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Hundreds May Be Homeless For Weeks

February 26, 1986

Undated (AP) _ Nearly 10,000 of the estimated 50,000 Californians forced from their homes by flood waters were still unable to return today, and officials say it may take weeks before all the evacuees can move back.

Springlike temperatures in the West, meanwhile, melted more of the heavy snowpack in Montana, causing more flooding Tuesday east of the Continental Divide in Wyoming and Montana, and along sections of the Yellowstone River.

″We had manhole covers that weigh up to 200 pounds floating up from the streets,″ said Jolene Kennerly, mayor of Browning, Mont., where most businesses were closed due to flood waters. ″The water pressure is just tremendous.″

Record high temperatures were reached Tuesday in 44 cities in 11 states from Texas to California, including the 77-degree reading in San Francisco, which broke a 98-year-old record by one degree.

Long-range help was on the way for northern California, hardest hit by the series of storms that struck Feb. 11. The federal government approved aid Tuesday for victims of three more counties - Glenn, Humboldt and Modoc - bringing the total to 12 of the 29 counties for which help was requested.

Gov. George Deukmejian also proposed a $115 million aid package, including $5,000 individual grants as well as federal grants, tax relief and his plea to lenders to be lenient with flood-stricken borrowers.

At least 20 people were killed in avalanches, high surf, winds, floods and mudslides across the West as a result of the storms, which caused more than $319 million in damage.

Up to 4 feet of water kept about 8,000 residents of west Linda in Yuba County from moving back, officials said.

And about 55 miles south, the San Joaquin Valley community of Thornton, at the eastern edge of the Sacramento-San Joaquin Delta, remained under water from the Mokelumne River.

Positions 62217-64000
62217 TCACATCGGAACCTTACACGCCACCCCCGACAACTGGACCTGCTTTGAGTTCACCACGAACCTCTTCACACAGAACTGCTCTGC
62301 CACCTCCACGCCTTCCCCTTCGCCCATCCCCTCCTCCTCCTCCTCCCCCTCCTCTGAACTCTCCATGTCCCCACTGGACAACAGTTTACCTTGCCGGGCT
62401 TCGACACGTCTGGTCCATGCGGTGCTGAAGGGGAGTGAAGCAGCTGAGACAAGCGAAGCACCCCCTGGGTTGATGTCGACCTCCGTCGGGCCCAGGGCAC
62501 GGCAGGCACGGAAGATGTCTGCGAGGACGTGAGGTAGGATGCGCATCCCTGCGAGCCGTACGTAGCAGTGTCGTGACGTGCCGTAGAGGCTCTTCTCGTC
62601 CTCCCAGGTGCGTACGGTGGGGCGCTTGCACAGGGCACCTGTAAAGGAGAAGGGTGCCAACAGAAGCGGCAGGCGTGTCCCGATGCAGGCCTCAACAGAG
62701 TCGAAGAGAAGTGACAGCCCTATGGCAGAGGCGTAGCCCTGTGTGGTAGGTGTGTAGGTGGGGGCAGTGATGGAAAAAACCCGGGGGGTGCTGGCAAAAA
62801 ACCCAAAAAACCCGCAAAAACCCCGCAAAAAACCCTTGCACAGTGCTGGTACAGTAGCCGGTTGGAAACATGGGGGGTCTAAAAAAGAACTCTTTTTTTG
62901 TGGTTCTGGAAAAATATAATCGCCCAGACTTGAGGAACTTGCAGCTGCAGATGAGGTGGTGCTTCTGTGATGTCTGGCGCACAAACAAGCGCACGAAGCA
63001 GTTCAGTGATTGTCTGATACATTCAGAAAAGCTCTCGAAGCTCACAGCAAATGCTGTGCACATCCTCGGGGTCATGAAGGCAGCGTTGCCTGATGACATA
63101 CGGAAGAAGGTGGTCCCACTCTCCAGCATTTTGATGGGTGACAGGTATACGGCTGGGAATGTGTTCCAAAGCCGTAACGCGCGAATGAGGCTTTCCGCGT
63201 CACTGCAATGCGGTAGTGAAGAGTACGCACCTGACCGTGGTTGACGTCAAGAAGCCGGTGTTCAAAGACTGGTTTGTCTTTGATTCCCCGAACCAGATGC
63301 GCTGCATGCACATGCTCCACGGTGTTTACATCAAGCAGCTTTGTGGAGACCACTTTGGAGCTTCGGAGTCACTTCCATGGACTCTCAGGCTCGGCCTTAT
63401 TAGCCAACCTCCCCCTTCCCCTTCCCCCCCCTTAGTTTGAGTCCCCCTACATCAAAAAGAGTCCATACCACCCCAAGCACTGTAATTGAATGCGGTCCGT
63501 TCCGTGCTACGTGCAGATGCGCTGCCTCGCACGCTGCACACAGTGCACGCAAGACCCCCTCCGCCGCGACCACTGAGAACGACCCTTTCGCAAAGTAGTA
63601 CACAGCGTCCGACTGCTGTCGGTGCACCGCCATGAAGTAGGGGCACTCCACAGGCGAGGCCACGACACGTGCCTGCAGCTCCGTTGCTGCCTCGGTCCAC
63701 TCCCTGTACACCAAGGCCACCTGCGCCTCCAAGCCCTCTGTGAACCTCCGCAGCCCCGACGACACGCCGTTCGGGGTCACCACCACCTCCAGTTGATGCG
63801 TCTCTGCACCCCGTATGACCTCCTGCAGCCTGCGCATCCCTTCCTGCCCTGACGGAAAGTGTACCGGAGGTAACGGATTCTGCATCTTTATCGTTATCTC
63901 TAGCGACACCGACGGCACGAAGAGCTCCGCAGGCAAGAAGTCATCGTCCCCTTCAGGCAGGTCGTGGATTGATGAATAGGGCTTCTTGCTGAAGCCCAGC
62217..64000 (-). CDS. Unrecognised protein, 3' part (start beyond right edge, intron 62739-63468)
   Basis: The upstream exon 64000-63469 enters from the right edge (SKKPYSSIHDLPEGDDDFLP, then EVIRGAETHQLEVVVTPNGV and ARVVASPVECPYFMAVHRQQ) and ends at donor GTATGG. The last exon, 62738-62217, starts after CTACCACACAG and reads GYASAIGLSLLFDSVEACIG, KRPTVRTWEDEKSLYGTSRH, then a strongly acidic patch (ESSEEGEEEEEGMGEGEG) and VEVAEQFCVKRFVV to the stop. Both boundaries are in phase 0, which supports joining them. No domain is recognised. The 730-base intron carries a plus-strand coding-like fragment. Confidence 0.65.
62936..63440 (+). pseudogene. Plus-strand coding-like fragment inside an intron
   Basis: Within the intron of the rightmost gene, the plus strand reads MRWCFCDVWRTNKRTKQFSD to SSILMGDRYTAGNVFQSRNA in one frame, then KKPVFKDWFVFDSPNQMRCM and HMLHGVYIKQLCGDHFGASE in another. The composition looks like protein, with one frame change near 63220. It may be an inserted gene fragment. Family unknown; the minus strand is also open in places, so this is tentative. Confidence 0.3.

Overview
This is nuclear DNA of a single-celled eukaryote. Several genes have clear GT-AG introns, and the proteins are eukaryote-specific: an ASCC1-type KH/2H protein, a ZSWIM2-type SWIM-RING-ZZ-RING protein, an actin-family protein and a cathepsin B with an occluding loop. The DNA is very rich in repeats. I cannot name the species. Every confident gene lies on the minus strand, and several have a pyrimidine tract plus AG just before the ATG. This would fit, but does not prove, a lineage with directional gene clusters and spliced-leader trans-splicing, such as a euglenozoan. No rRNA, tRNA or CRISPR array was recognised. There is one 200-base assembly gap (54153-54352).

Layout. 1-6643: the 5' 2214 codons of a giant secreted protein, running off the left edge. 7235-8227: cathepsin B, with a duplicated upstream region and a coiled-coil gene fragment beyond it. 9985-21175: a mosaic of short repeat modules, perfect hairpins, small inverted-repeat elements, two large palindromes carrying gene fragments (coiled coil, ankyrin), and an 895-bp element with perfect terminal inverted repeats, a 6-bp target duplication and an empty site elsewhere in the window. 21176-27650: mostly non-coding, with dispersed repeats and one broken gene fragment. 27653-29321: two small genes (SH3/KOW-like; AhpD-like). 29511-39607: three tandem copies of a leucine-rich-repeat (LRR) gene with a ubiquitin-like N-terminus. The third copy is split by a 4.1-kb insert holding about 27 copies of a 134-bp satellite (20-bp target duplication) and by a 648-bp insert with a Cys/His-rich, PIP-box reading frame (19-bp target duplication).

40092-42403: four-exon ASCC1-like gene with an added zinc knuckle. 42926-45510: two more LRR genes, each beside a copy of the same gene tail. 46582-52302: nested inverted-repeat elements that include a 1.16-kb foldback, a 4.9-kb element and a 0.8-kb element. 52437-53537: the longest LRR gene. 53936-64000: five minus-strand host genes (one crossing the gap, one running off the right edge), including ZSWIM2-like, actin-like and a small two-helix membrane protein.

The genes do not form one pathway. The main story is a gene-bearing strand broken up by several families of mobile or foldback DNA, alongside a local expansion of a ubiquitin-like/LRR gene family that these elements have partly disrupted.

It could be days before the remaining Linda residents get back home and weeks before the water recedes enough for 1,300 Thornton residents to return, state flood control spokesman Naser Bateni said.

In Montana, the town of Browning on the Blackfeet Indian Reservation was inundated with water Tuesday, closing businesses and roads, and a 30-mile stretch of U.S. 89 north of Choteau was closed because of high waters that damaged a bridge.

Winds approaching 100 mph also battered the area Monday night, damaging buildings and derailing eight cars from a freight train near East Glacier Park, authorities said.

Empty Burlington Northern Railroad grain hoppers were moving about 15 mph when winds ″simply lifted a car up off the track over the bridge,″ said Mike Wenninger, a BN spokesman in Fort Worth, Texas, who estimated the damage at $109,000.

Snowmelt also was filling streams in the Black Hills of western South Dakota, and some residents of Box Elder, east of Rapid City, were evacuated late Tuesday when Box Elder Creek flooded, Pennington County officials said today.

An avalanche buried U.S. 95, the main route connecting northern and southern Idaho, under 20 feet of snow, and authorities said it may be closed for up to two weeks. Transportation Department spokesman Jeff Stratton said a narrow, winding detour was available for cars, but trucks were advised to take a lengthy route through Oregon and Washington state.

The western heat wave brought record high temperatures for the date to 39 cities, while records were tied in five others.

For the second consecutive day, records were set for the month of February in Las Vegas, Nev., and Los Alamos, N.M., where it was 85 degrees and 69 degrees, respectively. Records for the month also were set in Albuquerque, N.M., and Boise, Idaho, where it was 76 and 70 degrees, respectively.

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